I was one of the liberal arts faculty at a school that sold itself to students as unadulterated employment-preparation. As a result, student attitudes in the gen ed classes were frequently toxic. At the cc, many students come specifically to take their gen eds, preparatory to transferring to a four-year school to major in whatever. So the students are much easier to handle here.
The for-profit school had academic rank, but it didn’t have tenure. Faculty were evaluated annually, and raises were based on merit. That didn’t make the faculty docile, by any means, but it did mean that the truly horrible ones could be fired, even with seniority. (I remember one who had a habit of nodding off during class, in front of students. After several years of trying in vain to get him to improve, he got fired. Honestly, I didn’t mind.) The definition of merit was always an issue, but student attrition rates were definitely considered. At the cc, we have both a tenure system and a faculty union. Raises are across-the-board and contractual, and independent of performance. It rains on the just and the unjust alike. Most faculty here more than earn their keep, and many are outstanding. But anybody who denies the existence of deadwood is delusional.
One of the biggest day-to-day differences is the pace of change. The for-profit grew too quickly, then shrunk too quickly, and redefined curriculum almost every semester (I’m not kidding). It had a sort of institutionalized attention deficit disorder. More than anything, that drove me nuts. (True and frequent example: Home Office would change a course number the week before classes started, but the registrar’s computer didn’t know that. Chaos ensued.) At the cc, we’re at the opposite extreme. The rule of thumb here is that nothing should ever be done for the first time. The average age of faculty in my department at the for-profit was 40. Here, it’s 59. When I left the for-profit after six years, I was at the midpoint of seniority in my department. Here, the midpoint is about 30 years.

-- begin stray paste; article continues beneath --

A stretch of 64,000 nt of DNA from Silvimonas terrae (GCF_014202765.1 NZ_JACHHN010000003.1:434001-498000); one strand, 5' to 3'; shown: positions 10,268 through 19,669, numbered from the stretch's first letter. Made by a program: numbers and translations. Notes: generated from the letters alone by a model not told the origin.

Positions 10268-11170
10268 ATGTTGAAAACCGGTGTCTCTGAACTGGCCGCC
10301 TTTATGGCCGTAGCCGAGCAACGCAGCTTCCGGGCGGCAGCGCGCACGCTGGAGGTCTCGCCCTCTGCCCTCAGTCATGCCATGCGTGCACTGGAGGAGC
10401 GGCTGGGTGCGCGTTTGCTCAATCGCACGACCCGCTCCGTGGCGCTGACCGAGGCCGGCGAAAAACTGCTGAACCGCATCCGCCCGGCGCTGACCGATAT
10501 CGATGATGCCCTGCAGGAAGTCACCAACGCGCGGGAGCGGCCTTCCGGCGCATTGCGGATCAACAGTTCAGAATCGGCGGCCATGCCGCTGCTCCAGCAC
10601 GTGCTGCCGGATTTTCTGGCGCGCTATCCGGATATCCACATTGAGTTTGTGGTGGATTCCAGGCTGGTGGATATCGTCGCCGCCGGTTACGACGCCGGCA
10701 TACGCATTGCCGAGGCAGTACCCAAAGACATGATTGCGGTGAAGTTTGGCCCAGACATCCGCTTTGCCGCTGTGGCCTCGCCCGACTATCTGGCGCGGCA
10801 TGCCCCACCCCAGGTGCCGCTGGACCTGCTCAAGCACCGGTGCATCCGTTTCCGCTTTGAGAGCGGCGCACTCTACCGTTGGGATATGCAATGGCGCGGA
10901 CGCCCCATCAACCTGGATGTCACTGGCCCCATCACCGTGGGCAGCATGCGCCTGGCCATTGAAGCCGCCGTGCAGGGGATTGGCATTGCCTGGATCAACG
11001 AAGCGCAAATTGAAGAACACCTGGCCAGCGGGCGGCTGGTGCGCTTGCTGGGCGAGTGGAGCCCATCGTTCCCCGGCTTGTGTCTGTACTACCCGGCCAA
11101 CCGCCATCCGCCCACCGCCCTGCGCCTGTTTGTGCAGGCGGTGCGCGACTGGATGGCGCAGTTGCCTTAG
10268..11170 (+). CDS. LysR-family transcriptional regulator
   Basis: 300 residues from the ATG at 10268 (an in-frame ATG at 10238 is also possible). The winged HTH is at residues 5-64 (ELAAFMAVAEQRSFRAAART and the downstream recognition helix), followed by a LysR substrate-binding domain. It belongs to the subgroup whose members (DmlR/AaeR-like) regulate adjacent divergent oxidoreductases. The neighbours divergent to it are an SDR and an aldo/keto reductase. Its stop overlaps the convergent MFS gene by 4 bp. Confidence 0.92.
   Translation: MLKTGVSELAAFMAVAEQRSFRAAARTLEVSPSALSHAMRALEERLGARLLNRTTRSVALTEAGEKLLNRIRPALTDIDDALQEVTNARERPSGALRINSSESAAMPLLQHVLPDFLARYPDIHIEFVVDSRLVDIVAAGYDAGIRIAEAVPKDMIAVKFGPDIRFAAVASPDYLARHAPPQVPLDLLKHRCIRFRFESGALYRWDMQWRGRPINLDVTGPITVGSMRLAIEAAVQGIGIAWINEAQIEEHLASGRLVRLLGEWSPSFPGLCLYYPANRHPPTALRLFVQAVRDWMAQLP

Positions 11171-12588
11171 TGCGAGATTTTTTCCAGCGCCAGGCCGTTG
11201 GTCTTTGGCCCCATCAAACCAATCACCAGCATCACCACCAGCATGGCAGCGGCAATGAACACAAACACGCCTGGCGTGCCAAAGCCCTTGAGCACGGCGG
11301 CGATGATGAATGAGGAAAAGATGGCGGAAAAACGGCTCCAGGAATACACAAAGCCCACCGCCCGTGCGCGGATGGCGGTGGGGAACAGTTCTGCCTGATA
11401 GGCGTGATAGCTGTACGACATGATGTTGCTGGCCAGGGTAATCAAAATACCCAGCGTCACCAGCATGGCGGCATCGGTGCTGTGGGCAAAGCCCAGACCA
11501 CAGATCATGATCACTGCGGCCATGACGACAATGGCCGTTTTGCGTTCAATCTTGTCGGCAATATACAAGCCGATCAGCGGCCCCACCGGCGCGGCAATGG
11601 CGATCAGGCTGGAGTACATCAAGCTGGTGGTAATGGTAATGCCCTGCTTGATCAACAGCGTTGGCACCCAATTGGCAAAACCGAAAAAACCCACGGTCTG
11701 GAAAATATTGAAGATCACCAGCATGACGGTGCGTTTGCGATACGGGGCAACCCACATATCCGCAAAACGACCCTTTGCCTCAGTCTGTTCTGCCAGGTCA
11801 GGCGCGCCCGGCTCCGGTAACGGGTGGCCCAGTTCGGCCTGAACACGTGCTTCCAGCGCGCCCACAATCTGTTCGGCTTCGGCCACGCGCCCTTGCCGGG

The upside of the for-profit, other than the fact that it actually hired young people for a time, was that the constant churn created opportunities for innovation. For a while, I team-taught a course there that rivaled anything I ever took as an undergrad at my snooty private liberal arts college. Interdisciplinary work was normal, and full-time faculty were called upon to be utility infielders. It was exhausting, but at its best, we were able to get at some educational nitty-gritty there that we just can’t touch here. The tightly-focused mission of the college put a premium on pragmatism, rather than politics, so it wasn’t at all weird to have cooperation between student services, career services, academics, and financial aid at any given moment. (It also meant that amenities like a drama club, or athletics, or a music program, didn’t exist. Too peripheral to the mission.)